Now, my second trip will be in January, to visit my brother's family--well, really to visit my nephews & niece--in NJ. I'm working on Miss Chef to come along with me; she looooves playing with the kids, probably even more than I do! And they live a short drive or train ride from The City, which--believe it or not--Miss Chef has never visited. So I'm thinking between playtime and dinner time, she'll be happy enough to join me.


Oh my; I almost forgot to share my latest amazing teaching moment! I swear, this quarter I am going to get so spoiled, I'll be ruined for any other class! Wednesday was the first presentation--yes, in the second week of class. But, as I pointed out to my students, this is a conversation class; the goal is to speak French, n'est-ce pas? Besides, it was easy: just say your name, nationality, where you're from and what you're studying. Four sentences, all of them starting with "Je suis..."

I showed up my usual half-hour before class, made my copies, and decided to go check my email in the classroom, rather than logging in twice. But when I went to my room, the door was closed, and there were a bunch of people in it. I recognized one of my students, thought, "Huh, he must have two classes in a row in there," and went back to the faculty room to log in.

It wasn't until I went back to the classroom five minutes before class that I realized what was going on. As I rounded the corner, I saw the room was still full, but now the door was open...and my students were practicing their presentations! And not just two or three of them...more than half the class was there; they all clapped as the student up front finished up.

How cool is that? I can't get over it...not just that there were so many motivated and hardworking students, but that they all were supporting each other, creating an audience and probably helping each other out. You can't teach that; I'm really going to enjoy this group of students!


Hey, thanks for all the comments on the Womanly post yesterday...I really enjoyed the experience of seeing what others had to say on the same topic. Several bloggers managed to put into words some of what I was just kind of edging up to, so I'm grateful for that. I'm thinking of writing a post about my grandmothers, as a result of thinking and re-reading my list. Hell, I could use that list to blog for the next year!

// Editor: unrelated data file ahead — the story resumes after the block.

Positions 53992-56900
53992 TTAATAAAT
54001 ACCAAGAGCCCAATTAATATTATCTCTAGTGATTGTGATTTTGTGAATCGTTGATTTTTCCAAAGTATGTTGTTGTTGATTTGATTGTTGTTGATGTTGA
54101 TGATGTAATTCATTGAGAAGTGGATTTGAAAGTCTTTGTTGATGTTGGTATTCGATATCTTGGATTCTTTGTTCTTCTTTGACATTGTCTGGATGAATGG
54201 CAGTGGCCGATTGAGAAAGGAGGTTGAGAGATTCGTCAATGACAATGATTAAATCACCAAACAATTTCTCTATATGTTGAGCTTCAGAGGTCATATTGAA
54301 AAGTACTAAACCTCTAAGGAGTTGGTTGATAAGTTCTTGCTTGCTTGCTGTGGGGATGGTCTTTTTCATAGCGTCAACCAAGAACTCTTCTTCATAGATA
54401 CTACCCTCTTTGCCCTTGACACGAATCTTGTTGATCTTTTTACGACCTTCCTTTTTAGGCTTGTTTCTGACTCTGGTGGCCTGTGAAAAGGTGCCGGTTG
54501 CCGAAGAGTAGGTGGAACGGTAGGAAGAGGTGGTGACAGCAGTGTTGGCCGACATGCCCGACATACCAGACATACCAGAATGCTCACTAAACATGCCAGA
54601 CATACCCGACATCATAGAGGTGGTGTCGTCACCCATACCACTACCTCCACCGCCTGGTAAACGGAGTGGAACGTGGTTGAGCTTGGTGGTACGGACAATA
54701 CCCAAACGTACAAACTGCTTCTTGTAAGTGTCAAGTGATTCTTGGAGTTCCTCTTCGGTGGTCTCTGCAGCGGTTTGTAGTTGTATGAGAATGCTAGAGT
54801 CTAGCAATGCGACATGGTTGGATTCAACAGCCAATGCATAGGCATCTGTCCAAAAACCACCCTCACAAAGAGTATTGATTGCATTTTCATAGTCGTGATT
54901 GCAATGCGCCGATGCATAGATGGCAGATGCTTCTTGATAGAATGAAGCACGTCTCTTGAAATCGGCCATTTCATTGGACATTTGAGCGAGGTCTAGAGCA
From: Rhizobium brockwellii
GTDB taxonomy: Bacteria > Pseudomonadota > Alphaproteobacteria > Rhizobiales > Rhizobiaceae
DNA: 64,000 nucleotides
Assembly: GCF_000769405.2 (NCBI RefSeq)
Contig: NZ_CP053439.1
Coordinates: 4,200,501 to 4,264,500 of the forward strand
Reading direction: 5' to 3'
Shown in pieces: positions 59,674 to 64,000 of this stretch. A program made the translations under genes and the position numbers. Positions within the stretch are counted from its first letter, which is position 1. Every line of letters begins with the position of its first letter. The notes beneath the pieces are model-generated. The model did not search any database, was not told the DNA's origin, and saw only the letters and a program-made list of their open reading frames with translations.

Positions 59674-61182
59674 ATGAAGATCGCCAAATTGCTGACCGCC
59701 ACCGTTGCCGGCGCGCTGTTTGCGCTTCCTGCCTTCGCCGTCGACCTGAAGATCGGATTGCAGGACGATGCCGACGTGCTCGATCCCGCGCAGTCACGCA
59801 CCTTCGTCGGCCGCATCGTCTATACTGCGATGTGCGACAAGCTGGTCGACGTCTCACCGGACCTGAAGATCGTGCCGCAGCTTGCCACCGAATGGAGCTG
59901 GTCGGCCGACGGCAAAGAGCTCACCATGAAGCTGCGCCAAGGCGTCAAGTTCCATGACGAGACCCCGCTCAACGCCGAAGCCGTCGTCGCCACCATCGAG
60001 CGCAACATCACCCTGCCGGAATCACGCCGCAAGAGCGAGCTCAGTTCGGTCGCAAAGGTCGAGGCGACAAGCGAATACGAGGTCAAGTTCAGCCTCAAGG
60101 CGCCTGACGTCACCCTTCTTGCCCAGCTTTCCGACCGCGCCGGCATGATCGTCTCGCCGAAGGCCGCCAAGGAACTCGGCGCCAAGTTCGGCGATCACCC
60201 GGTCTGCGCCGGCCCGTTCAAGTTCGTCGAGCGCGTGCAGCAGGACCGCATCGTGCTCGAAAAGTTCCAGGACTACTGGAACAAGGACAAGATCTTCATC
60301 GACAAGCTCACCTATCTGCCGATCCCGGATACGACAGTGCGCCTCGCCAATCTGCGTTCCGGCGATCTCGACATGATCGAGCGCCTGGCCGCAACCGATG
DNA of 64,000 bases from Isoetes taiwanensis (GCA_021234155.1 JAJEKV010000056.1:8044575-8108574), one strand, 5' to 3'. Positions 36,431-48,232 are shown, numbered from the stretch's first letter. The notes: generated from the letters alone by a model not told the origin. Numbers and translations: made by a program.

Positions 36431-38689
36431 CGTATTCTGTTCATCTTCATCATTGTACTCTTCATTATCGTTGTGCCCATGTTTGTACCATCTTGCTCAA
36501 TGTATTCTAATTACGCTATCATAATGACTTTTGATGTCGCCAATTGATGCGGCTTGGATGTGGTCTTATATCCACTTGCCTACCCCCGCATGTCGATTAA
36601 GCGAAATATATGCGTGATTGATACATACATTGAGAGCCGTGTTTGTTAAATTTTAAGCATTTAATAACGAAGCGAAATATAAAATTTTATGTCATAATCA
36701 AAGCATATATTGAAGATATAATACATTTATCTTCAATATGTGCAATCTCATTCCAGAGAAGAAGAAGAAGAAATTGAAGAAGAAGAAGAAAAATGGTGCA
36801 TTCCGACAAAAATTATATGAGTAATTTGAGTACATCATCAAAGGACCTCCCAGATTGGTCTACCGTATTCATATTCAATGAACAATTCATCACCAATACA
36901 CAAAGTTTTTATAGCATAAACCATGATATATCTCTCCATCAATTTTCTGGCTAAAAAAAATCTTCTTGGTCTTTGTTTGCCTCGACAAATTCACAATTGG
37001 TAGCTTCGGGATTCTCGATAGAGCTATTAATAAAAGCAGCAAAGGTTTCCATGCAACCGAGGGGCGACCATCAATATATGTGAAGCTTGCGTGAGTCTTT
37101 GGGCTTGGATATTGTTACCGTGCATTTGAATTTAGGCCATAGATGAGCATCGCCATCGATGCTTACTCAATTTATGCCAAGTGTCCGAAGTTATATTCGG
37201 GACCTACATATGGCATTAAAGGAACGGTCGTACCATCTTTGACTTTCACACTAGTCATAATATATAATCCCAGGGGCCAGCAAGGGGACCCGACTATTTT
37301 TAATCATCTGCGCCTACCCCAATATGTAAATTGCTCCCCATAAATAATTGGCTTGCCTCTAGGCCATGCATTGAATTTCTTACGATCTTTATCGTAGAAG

Well, have a happy weekend, everybody! Thanks for stopping by.

Thursday, October 15, 2009

What It Means to Be a Woman

Big topic, huh? Not my usual fare. But Miss Liz of Eternal Lizdom has invited me to join a blog chain, and I love it when people invite me! Plus, this will take me in a different direction; stretch my writing muscles a little, as it were.

What does it mean to be a woman? Simplistically, it means having a period. I developed this working definition for myself back in college. This was in the first flowering of Political Correctness, and it was simply too much for me when a male friend of mine referred to a group of 2nd graders as "women." I immediately took offense. "Girl" is not a dirty word; it exists for a reason! I was highly insulted at the idea that years of wrestling with sex-starved boyfriends and a twisting uterus could be so minimized, just by giving those prepubescent innocents the same label as I.

I suppose that was the beginning of my realizing that "woman" means more than body parts. And, you know, some might say I'm barely qualified to opine on the subject. For one thing, I've pretty much left the whole man/woman communication/power struggle behind. By being in a relationship with another woman, I've lost the need for "his" and "her" distinctions at home.

For another thing, I'm not a mother, and never plan to be one. In most human societies, womanhood equals motherhood. From what I can tell, motherhood (and fatherhood) completely redefines a person.